Google has been one of those companies that for a long time seemed to have been fighting the good fight and not cow-towing too much to media lobbyists and pressure from copyright holders to make accessing sites that feature pirated (and legitimate) content harder, however that seems to be changing in recent months. Most recently, Google has now banned a handful of torrent search extensions from its Chrome store, under the pretence that they make it easier for people to access unauthorised content – despite the fact that Google’s own search functions do the same thing.
“We don’t allow products or services that violate third-party terms of service, or products or services that encourage, facilitate, or enable the unauthorized access, download, or streaming of copyrighted content or media,” Google said in a letter to infringing extension creators. It’s not clear if the motivation behind this is pre-emptive, or if Google is simply reacting to concerns pushed upon it by groups like the MPAA and RIAA. Of course there’s also the possibility that some sort of convoluted pressure is coming from the NSA or other government organisation, but due to the gag order imposed on tech firms in their dealings with the US government, we’ll never know about it if that is the case.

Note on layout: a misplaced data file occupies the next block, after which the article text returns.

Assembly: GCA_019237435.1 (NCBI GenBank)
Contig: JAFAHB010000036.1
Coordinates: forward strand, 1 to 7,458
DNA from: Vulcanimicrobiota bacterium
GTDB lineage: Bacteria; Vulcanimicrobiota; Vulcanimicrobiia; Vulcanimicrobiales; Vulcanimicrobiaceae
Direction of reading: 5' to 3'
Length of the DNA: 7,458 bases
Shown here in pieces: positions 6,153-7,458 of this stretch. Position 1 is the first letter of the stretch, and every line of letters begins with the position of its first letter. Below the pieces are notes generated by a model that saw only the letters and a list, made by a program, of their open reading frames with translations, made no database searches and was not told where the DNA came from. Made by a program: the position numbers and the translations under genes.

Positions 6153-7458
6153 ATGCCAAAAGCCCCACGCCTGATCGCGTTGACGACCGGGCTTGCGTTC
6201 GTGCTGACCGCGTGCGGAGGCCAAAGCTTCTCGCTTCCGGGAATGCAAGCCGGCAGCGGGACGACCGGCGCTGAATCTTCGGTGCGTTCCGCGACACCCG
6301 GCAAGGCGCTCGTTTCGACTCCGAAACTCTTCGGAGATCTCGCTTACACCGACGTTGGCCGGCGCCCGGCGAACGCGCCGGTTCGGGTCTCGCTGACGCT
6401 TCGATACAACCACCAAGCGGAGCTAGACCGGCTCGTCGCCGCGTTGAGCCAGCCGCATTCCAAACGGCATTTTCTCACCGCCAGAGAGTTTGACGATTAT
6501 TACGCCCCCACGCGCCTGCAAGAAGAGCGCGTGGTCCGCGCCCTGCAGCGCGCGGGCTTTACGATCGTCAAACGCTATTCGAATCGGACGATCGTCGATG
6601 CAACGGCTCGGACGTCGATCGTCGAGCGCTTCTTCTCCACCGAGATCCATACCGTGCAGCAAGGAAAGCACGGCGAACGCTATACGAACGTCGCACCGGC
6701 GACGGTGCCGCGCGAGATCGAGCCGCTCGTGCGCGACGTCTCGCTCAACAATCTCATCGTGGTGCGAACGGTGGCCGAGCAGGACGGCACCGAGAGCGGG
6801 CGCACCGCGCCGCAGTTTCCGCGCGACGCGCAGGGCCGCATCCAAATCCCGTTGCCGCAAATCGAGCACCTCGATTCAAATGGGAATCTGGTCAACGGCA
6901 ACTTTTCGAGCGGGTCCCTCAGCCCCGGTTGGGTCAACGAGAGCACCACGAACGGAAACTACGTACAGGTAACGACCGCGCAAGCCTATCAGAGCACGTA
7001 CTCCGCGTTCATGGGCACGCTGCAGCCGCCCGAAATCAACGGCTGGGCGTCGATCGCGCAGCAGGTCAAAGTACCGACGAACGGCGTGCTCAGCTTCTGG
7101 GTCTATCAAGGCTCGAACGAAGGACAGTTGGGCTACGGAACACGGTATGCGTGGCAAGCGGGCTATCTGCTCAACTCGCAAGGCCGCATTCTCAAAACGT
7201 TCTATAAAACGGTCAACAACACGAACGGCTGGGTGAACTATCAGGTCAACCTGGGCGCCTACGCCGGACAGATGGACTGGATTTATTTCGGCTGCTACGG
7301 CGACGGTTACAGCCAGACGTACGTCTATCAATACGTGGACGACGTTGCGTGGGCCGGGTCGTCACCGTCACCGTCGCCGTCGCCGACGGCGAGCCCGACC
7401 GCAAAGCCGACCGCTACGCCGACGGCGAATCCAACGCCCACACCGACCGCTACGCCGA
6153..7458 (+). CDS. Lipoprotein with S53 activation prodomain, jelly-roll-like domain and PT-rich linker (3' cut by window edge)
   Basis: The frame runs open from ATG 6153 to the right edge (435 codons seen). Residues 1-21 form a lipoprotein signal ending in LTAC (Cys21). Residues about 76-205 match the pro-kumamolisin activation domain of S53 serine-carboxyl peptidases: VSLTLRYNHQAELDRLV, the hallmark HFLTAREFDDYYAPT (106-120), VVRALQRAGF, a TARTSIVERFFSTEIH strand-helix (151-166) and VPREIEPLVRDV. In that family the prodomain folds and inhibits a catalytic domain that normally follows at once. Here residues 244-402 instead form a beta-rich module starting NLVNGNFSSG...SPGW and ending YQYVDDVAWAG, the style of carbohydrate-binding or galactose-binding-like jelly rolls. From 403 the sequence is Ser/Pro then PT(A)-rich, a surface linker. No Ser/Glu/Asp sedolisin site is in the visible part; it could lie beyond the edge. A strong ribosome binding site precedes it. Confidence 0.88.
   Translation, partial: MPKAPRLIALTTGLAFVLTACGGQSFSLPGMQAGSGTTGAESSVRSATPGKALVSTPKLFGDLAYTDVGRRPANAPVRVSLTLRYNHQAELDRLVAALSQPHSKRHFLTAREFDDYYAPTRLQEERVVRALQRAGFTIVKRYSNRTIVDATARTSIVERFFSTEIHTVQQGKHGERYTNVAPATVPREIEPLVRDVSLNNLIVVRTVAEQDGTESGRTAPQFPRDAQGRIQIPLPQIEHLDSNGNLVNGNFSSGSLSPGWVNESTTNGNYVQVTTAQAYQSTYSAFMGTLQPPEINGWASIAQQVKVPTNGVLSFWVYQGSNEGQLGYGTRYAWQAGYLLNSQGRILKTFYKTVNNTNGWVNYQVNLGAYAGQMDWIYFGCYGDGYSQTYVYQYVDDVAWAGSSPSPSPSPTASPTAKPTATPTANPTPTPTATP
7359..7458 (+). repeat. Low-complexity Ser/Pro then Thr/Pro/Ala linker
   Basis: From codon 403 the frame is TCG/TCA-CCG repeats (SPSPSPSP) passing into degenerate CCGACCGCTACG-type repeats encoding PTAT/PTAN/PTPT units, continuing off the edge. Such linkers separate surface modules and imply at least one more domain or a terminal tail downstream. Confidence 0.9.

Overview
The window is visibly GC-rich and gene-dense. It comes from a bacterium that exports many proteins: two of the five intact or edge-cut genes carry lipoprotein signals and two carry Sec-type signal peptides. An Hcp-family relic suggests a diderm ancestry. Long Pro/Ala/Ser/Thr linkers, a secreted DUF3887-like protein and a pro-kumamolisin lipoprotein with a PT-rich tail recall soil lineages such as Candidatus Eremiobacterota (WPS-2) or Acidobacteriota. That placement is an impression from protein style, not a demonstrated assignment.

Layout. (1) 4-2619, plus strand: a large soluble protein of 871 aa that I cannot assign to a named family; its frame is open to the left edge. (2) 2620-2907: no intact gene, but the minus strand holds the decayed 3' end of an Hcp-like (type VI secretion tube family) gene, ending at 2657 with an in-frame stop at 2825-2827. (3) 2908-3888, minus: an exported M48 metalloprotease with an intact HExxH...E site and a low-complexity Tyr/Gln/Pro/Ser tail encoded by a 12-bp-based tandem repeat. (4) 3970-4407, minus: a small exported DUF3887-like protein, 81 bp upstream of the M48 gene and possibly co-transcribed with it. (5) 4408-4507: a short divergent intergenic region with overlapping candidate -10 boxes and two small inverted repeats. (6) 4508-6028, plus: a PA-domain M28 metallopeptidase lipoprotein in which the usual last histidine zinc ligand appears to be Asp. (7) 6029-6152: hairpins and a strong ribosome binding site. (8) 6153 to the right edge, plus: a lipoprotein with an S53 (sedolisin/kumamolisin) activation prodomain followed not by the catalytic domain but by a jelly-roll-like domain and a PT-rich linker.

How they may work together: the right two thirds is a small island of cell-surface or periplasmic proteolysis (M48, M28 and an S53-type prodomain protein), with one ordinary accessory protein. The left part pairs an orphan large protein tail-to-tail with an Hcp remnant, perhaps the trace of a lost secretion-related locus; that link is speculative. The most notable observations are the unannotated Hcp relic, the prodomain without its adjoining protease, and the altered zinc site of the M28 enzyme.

Google has previously made efforts to shame the abusers of its DMCA takedown notification system
The decision to remove these search extensions seems very hypocritical, since Google’s own search tool provides links to almost every torrent link under the sun, despite the DMCA requests that copyright holders and lobbyists continue to bombard the search engine provider with. Indeed, Google has always seemed somewhat disdainful of the requests, making them public in order to show the sheer number it has to deal with. However over the past year it has begun to bend to pressure and block search results for specific terms like Pirate Bay, though there are still hundreds if not thousands of other applicable searches that work without issue.
KitGuru Says: It’s a shame Google went down this route, as not only does it look like a hypocrite, it bodes poorly for other tools that use Chrome extensions, since blocking pirated content is now more important that improving access to legal content.